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by Abigail Van Buren

You Can Run, but You Can't Hide From the IRS

DEAR ABBY: Will you please answer this question: What happens to someone who does not file an income tax return?

I say the consequences are serious, but my friend Katie doesn't think so. A dinner rests on your answer. -- DOROTHY MACKENZIE, MONTEREY, CALIF.

DEAR DOROTHY: Katie owes you a dinner. I called Mary E. McGuire, EA, president of the National Association of Enrolled Agents (tax experts), who explained:

"When the IRS determines that someone has failed to file a tax return, that person is sent a reminder to file one. If the request is ignored, the IRS will take the information they have and prepare a Substitute for Return (SFR).

"The taxpayer is then billed for the amount shown on the SFR, plus interest and penalties dating from the time the return should have been filed. These penalties and interest accumulate until the tax debt is paid.

"If the bill is ignored, the delinquent taxpayer's salary will be garnisheed and a lien will be placed on his or her property.

"If it's proven that the individual is unable to pay the tax, the IRS may mark the case 'uncollectible.' However, should the IRS learn that the taxpayer has become able to pay the delinquent taxes, they'll be back on your doorstep again.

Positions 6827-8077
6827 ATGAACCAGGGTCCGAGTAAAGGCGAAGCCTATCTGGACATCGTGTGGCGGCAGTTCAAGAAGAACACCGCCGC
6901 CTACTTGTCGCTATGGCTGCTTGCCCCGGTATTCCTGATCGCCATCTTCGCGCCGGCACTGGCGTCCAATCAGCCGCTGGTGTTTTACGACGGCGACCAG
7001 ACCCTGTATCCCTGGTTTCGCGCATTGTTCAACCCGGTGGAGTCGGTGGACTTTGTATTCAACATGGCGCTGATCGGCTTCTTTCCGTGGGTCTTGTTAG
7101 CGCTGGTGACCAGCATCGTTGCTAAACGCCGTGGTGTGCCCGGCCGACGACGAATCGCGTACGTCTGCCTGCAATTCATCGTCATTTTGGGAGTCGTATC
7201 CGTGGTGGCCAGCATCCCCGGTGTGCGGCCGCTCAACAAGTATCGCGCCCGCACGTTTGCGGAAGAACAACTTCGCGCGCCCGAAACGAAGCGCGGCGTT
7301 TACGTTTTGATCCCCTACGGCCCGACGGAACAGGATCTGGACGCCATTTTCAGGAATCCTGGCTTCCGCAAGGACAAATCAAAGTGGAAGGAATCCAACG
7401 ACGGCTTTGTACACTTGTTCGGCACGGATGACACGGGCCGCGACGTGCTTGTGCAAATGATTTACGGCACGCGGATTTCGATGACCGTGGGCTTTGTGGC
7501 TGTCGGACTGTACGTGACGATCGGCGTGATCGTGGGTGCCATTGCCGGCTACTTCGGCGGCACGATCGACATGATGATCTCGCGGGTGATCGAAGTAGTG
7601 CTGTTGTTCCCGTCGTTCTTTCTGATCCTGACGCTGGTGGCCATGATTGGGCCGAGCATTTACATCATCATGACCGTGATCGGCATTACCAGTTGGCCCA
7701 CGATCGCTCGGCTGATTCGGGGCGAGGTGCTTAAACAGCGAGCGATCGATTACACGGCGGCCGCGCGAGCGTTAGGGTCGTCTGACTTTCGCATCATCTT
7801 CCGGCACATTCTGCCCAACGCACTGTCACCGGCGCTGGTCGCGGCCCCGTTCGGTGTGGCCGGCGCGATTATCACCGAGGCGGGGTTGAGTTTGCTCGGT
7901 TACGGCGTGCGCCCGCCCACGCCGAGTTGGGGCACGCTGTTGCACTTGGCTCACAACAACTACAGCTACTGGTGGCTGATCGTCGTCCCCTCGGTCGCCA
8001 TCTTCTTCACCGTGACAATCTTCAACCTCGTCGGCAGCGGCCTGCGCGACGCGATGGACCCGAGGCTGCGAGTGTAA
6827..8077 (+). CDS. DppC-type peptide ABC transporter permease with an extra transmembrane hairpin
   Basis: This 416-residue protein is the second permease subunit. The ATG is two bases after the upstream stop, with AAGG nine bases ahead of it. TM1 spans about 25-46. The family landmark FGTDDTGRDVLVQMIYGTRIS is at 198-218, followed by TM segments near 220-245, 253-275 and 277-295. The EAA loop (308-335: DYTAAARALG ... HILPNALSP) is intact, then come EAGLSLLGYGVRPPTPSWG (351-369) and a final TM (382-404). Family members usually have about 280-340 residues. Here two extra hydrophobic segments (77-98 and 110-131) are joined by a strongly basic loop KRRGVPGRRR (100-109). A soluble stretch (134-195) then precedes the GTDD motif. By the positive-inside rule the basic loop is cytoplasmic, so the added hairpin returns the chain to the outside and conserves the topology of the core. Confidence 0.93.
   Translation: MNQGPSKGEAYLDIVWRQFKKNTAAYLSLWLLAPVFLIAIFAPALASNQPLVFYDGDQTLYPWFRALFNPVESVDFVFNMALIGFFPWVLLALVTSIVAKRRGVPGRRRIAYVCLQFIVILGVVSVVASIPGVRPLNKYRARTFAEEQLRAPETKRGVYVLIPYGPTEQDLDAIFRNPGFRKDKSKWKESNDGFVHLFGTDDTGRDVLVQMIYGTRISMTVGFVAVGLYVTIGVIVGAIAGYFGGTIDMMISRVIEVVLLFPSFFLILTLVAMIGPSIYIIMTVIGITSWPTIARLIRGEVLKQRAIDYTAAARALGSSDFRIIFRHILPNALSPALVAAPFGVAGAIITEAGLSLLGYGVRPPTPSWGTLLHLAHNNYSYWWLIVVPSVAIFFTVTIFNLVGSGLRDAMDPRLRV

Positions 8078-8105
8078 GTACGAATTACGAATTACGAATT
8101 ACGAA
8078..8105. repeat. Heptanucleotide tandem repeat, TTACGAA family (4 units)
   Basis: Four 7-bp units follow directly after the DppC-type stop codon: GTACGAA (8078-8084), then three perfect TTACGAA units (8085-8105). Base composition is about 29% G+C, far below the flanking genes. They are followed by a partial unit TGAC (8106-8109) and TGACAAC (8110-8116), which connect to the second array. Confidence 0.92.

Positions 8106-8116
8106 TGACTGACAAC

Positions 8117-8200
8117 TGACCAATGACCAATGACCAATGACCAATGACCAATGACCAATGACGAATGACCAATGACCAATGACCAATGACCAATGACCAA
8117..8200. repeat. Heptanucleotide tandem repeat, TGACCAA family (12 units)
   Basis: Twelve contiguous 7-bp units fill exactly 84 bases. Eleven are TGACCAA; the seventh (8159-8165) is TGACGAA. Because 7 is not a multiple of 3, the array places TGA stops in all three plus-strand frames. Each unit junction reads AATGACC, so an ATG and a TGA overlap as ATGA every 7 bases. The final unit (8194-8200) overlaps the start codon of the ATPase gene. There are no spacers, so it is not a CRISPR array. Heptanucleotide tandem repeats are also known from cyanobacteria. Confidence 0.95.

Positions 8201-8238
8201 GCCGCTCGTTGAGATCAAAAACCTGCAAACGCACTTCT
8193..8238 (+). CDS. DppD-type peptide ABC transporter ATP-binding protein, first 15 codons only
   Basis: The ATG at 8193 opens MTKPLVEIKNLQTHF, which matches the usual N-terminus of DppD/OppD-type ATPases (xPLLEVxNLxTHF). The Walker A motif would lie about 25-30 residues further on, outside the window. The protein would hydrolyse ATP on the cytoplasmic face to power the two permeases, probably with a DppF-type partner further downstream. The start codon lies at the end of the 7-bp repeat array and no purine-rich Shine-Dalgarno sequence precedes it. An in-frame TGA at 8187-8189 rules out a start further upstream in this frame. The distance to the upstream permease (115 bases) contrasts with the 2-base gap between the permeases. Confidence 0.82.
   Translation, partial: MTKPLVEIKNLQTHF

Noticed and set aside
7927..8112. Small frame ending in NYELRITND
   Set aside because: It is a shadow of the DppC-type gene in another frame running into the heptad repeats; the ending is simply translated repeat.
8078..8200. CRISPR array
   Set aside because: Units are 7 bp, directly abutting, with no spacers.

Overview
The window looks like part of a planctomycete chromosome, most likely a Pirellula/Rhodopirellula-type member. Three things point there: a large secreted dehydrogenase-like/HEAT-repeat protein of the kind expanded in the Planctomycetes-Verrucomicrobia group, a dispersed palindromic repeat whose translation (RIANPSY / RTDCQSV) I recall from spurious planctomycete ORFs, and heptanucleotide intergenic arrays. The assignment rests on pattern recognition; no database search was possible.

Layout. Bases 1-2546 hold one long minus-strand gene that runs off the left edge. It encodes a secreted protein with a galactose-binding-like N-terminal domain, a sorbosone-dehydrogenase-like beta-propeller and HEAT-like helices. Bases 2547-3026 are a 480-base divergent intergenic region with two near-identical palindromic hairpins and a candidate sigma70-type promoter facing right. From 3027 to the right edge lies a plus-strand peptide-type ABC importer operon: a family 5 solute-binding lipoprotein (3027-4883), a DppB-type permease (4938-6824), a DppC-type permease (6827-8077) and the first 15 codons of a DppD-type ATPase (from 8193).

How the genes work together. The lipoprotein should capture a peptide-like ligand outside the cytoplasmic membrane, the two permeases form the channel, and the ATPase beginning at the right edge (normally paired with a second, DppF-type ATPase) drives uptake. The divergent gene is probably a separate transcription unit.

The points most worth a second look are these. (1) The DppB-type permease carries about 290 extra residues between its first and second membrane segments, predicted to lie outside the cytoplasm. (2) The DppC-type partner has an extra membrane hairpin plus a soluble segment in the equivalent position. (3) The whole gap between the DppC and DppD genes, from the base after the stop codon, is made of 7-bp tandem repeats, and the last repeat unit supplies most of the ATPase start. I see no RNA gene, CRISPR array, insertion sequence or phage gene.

"Although a few people have been sent to jail for failure to pay, the IRS usually tries to work with taxpayers to resolve the problem."

My advice to people who may be tempted to ignore their tax returns: Resist the temptation and pay the tax when it is due. If you can't pay it all in one lump sum, in most cases the IRS will set up a schedule of payments to help you.

DEAR ABBY: Hey! This is a little sister in Virginia Beach. I am 13 years old and I totally agree with the teen driving contract you printed.

I know how my sister drives when our mom is not in the car, so I'm glad Mom read the contract and made my sister sign it.

I just wanted to say thanks. -- LITTLE SISTER

DEAR LITTLE SISTER: How nice of you to let me know. It is gratifying that people of all ages appreciate the importance of the teen driving contract.

DEAR ABBY: In a recent column, a reader objected to the perfumed ads in magazines. I sympathize with her, especially in view of her allergies. Abby, I am sure she is a nice lady with high ethical standards. However, she was out of line to assume that anything that was perfumed came from (or belonged to) a "house of ill repute."

This reminds me of the two gentlemen in adjacent chairs in a barbershop. As the barber started to sprinkle something on the hair of one of the men, he stopped the barber, saying, "Don't put any of that stuff on me -- my wife will think I've been in a parlor of horizontal entertainment!"

The man in the chair next to him said to the barber, "Well, you can sprinkle some on me. My wife has never been in one of those places." -- ARTHUR H. LASSERS, LARGO, FLA.

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